HPV: Prevention is Key
As a health care provider, my mission is to promote and provide optimal health for all. My passion for health care includes opportunities to screen, manage and educate patients regarding medical conditions. The first step is prevention, including vaccines and medical screenings. Vaccines, including the human papillomavirus vaccine, have proven to be safe, cost-effective and life-sustaining.
Human papillomavirus (HPV) spreads by skin-to-skin contact, including sexual contact. While condoms are an important way to prevent most sexually transmitted infections, they do not provide complete protection from HPV infections, because they do not cover all exposed genital skin.
There are more than 100 strains of HPV, including more than 40 that infect the cervix and approximately 15 that cause cervical cancer. Every year, about 12,000 women in the U.S. are diagnosed with cervical cancer and 4,000 women die from the disease.
HPV causes an estimated 36,000 cases of cancer in men and women every year in the U.S. HPV vaccination can prevent more than 32,000 of these cancers from developing by preventing the infections that cause those cancers.
Nationally, HPV infections and cervical precancers (abnormal cells on the cervix that can lead to cancer) have dropped significantly since the vaccine has been in use. HPV vaccines can prevent infection with the types of HPV most likely to cause cancer and genital warts. The vaccines are most effective when given at a younger age (between ages 9 and 12).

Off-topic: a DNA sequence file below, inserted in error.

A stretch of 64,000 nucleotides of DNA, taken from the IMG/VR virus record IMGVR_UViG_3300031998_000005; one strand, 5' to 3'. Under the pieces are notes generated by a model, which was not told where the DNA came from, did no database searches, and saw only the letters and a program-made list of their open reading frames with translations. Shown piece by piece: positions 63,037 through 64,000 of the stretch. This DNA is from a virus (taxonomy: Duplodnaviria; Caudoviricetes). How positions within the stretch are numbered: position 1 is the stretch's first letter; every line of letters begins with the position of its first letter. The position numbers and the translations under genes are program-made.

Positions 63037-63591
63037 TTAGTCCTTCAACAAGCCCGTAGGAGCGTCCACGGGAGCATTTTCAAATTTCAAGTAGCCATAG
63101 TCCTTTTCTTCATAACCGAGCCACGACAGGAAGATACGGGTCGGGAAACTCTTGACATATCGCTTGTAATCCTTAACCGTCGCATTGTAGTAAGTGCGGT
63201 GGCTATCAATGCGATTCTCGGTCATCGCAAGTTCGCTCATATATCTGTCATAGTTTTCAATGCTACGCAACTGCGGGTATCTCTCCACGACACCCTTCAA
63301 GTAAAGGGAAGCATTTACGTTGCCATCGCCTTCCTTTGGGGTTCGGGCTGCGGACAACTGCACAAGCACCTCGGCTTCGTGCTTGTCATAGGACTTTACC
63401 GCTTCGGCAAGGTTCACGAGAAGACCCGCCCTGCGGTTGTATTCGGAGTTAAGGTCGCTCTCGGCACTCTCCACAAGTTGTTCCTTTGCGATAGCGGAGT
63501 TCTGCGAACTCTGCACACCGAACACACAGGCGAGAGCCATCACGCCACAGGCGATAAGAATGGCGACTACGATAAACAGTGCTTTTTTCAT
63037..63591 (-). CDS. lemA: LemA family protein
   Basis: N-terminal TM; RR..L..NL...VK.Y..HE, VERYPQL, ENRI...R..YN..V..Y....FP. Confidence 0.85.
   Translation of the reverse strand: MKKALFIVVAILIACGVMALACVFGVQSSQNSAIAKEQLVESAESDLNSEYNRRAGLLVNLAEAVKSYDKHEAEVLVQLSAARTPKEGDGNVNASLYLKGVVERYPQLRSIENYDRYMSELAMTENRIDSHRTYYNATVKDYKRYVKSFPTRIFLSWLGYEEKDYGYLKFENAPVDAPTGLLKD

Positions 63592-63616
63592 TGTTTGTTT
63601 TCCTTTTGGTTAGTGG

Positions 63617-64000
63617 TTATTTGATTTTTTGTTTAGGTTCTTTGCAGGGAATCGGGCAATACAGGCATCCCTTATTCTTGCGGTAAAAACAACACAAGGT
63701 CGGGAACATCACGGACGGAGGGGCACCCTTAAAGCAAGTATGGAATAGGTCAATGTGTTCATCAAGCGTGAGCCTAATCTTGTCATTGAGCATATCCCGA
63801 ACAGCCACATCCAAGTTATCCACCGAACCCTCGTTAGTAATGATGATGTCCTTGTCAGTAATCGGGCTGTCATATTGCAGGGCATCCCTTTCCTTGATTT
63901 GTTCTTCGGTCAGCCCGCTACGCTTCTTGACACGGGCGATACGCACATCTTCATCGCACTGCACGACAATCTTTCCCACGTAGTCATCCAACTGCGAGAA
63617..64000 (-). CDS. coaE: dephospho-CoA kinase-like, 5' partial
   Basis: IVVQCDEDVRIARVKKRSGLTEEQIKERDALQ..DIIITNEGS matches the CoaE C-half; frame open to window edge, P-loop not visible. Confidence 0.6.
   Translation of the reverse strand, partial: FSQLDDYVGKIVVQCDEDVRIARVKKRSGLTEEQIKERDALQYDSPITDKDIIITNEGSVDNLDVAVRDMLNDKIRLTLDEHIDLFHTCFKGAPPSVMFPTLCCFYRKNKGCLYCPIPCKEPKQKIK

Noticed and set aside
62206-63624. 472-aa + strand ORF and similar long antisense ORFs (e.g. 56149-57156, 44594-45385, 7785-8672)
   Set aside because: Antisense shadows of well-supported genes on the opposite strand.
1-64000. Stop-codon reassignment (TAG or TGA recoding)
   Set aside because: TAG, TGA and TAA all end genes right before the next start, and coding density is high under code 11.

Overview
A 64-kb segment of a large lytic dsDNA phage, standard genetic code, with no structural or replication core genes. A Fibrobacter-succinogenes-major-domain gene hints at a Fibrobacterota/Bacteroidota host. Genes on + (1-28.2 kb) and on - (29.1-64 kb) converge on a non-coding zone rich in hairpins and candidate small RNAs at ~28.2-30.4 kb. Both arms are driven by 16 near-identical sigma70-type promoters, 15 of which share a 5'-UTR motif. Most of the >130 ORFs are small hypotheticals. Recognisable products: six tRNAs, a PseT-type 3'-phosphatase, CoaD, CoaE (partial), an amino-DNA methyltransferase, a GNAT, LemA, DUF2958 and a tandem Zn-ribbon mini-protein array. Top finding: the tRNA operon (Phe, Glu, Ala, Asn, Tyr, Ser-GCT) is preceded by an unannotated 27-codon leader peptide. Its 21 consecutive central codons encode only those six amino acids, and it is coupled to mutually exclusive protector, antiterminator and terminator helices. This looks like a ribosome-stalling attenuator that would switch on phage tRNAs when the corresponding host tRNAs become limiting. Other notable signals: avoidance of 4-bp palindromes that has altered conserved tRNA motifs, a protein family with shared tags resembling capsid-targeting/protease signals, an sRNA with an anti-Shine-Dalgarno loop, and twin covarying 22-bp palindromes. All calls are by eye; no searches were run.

The benefits of HPV vaccination are clear: • Among teen girls who were vaccinated, infections with HPV strains that cause most HPV cancers and genital warts have dropped 86%. • Among young adult women, infections with those strains have dropped 71%. • Among vaccinated women, the percentage of cervical precancers caused by the HPV strains most often linked to cervical cancer has dropped 40%.
Most people infected with HPV have no symptoms or problems caused by the infection. In 10–20% percent of women, however, HPV infection does not go away, creating a greater risk of developing cervical pre-cancer and cancer. It usually takes, on average, 20 to 25 years for an HPV infection to cause cervical cancer. That’s why it's important to get regular screenings (Pap test, HPV tests or both) to detect cervical abnormalities early before cancer develops.
A Pap test is used to find cell changes or abnormal cervical cells. These abnormal cells may be pre-cancer or cancerous. Cells from the cervix are sent to a lab and examined to see if the cells are normal or if changes can be seen.
The HPV test checks for cervical infection with high-risk HPV strains. The test can be done by itself or at the same time as the Pap test. The American Cancer Society recommends the primary HPV test to screen for cervical cancer or pre-cancer in women with cervixes who are between the ages of 25 and 65. A primary HPV test is one that is done by itself for screening.
The HPV test and Pap test are done the same way, using a special tool to gently scrape or brush the cervix to remove cells for testing.
Because a primary HPV test may not be an option everywhere, co-tests every five years or Pap tests every three years are still good options because they are both good at finding cancer and pre-cancer. But when available, the primary HPV test is the best option for cervical cancer prevention.
The most important thing to remember is to get screened regularly, no matter which test is used. When it comes to HPV, prevention is key.